Petitioner - Appellant,
DAYTON J. POPPELL, Warden,
Respondent - Appellee.
Appellant Christopher Hill is before this court seeking a certificate of appealability (COA) and requesting in forma pauperis status. Until Hill obtains a COA, he cannot appeal the district court's denial of his 28 U.S.C. § 2254 petition. See 28 U.S.C. § 2253(c)(1)(A).
After a jury trial, Hill was convicted in Oklahoma state court of one count of illegal trafficking in controlled dangerous substances (crack cocaine) and sentenced to ten years' imprisonment and a fine of $25,000. On direct appeal, the Oklahoma Court of Criminal Appeals rejected Hill's argument that the evidence was insufficient to support his conviction, and affirmed the judgment and sentence of the trial court. Hill then filed the instant § 2254 habeas petition, reasserting his insufficient evidence argument.
In a thorough report and recommendation, the magistrate judge reviewed the trial evidence, then analyzed Hill's application under the standard set out in § 2254(d). The magistrate judge recommended denial of the petition, in that the asserted claim had been adjudicated on the merits and the state court adjudication had not
(1) resulted in a decision that was contrary to, or involved an unreasonable application of, clearly established Federal law, as determined by the Supreme Court of the United States; or
(2) resulted in a decision that was based on an unreasonable determination of the facts in light of the evidence presented in the State court proceeding.
Id.; see also Williams v. Taylor, 529 U.S. 362, 379-91 (2000) (discussing and explaining the double-pronged § 2254(d) standard).
When Hill failed to file objections to the magistrate judge's recommendation within the allotted time, the district court adopted the report and recommendation, denied the petition for habeas corpus, and entered judgment in favor of respondent. In his application for a COA, Hill asserts that he did not object to the magistrate judge's report and recommendation because he did not receive a copy of it through the prison mail system. While this court has a firm waiver rule, under which the failure to make timely objection to the magistrate's findings or recommendation waives appellate review of both legal and factual issues, we need not apply the rule when the interests of justice dictate otherwise. See Moore v. United States, 950 F.2d 656, 659 (10th Cir. 1991). We believe the interests-of-justice exception is applicable here, and, accordingly, we turn to an evaluation of the issues raised in Hill's habeas petition.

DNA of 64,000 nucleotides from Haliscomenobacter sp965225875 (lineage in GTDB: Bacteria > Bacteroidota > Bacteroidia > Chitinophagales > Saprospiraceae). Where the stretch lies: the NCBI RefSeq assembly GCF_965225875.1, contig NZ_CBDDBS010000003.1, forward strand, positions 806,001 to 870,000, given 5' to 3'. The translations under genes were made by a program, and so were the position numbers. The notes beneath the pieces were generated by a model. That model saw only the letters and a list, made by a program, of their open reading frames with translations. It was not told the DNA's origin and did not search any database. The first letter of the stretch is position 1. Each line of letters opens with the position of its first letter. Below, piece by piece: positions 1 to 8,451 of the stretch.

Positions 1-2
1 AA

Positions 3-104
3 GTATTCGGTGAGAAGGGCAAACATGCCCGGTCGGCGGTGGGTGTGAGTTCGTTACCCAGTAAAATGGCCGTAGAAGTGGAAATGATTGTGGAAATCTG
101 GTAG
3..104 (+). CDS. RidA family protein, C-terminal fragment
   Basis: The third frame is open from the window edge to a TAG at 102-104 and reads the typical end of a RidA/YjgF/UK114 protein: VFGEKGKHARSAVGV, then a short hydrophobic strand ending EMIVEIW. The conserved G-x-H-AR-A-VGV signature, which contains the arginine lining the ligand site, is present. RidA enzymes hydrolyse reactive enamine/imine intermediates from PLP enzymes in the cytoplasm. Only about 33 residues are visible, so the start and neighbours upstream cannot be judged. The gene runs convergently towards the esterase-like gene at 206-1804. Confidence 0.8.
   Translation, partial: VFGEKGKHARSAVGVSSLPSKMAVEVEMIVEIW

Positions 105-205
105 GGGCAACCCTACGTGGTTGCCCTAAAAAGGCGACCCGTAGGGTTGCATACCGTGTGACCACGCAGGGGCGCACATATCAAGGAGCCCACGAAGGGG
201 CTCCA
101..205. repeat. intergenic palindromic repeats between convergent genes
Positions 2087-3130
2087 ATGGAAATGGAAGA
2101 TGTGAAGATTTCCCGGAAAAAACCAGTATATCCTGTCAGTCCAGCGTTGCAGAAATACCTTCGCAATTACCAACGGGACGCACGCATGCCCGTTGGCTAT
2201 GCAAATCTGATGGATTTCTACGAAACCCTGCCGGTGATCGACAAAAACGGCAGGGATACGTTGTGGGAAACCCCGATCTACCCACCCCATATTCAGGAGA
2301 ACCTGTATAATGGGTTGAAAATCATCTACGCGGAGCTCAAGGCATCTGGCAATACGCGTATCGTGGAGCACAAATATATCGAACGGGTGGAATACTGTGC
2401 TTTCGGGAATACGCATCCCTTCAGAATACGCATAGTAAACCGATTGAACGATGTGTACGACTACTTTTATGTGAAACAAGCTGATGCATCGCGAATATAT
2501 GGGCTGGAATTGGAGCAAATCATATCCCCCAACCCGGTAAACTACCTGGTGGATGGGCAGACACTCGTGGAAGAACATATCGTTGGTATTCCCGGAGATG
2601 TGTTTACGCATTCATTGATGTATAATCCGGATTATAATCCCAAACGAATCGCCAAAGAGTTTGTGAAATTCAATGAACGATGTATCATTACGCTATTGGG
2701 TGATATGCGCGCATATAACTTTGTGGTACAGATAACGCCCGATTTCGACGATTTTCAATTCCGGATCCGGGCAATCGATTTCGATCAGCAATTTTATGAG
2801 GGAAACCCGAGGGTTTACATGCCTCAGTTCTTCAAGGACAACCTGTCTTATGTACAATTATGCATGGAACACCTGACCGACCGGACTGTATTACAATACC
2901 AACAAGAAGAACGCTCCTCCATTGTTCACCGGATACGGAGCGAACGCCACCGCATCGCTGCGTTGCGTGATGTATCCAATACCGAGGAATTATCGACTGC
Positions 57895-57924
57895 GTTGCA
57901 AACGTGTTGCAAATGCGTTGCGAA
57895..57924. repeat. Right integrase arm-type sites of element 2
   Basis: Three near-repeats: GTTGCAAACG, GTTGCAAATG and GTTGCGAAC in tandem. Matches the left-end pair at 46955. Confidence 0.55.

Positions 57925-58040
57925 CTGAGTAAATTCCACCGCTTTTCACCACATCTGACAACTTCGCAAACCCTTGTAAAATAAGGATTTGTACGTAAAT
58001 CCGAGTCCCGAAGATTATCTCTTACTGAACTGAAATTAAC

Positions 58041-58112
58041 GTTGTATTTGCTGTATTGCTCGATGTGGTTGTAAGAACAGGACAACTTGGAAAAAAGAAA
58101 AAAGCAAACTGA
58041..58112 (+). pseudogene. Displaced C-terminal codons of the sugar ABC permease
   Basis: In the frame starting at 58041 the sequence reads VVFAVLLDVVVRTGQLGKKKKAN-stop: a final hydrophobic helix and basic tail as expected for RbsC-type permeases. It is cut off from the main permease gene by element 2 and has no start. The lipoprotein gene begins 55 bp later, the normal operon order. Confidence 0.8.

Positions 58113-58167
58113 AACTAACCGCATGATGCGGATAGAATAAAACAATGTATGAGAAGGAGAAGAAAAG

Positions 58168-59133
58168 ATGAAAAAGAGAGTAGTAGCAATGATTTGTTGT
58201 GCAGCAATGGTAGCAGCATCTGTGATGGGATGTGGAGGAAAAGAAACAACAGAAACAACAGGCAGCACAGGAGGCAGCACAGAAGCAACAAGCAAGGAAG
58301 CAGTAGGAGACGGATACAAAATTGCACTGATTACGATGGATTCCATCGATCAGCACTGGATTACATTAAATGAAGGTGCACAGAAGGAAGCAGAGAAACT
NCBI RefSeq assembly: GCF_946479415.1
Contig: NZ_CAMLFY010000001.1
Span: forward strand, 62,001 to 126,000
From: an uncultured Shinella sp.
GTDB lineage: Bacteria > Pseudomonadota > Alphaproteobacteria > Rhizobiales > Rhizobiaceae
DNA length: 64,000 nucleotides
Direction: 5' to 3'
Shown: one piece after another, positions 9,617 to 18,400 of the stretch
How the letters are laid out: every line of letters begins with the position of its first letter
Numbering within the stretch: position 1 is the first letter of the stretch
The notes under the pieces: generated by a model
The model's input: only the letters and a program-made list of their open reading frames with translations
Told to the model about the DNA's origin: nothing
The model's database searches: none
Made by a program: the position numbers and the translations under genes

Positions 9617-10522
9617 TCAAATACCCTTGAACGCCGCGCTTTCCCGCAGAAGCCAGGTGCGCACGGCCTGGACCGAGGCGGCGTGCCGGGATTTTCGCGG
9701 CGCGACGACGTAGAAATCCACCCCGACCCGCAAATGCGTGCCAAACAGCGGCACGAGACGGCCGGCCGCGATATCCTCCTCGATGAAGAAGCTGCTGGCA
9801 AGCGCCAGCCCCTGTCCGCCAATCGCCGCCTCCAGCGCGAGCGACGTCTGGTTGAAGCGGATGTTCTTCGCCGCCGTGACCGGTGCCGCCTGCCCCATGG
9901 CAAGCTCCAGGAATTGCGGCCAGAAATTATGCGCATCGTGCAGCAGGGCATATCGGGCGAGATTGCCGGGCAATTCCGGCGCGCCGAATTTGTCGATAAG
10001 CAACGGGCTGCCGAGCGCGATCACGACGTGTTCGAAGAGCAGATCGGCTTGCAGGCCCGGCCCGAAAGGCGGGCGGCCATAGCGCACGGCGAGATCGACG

Hill is not entitled to a COA unless he can make "a substantial showing of the denial of a constitutional right." 28 U.S.C. § 2253(c)(2). Where, as here, the district court rejected the asserted constitutional claims on the merits, Hill "must demonstrate that reasonable jurists would find the district court's assessment of the constitutional claims debatable or wrong" or that the questions presented deserve further proceedings. Slack v. McDaniel, 529 U.S. 473, 483-84 (2000). This court has reviewed Hill's combined request for a COA, motion to proceed in forma pauperis, and appellate brief; the magistrate judge's order; and the entire record before us (including the transcript of Hill's jury trial). That review demonstrates that the issues raised in Hill's § 2254 habeas petition are not debatable among jurists of reason, subject to a different resolution on appeal, or deserving of further proceedings. Hill's request for a COA is DENIED for substantially those reasons set forth in the magistrate judge's order dated January 16, 2001. The motion to proceed in forma pauperis is also DENIED, and this appeal is DISMISSED.
Entered for the Court
Michael R. Murphy
*. This order and judgment is not binding precedent, except under the doctrines of law of the case, res judicata, and collateral estoppel. The court generally disfavors the citation of orders and judgments; nevertheless, an order and judgment may be cited under the terms and conditions of 10th Cir. R. 36.3.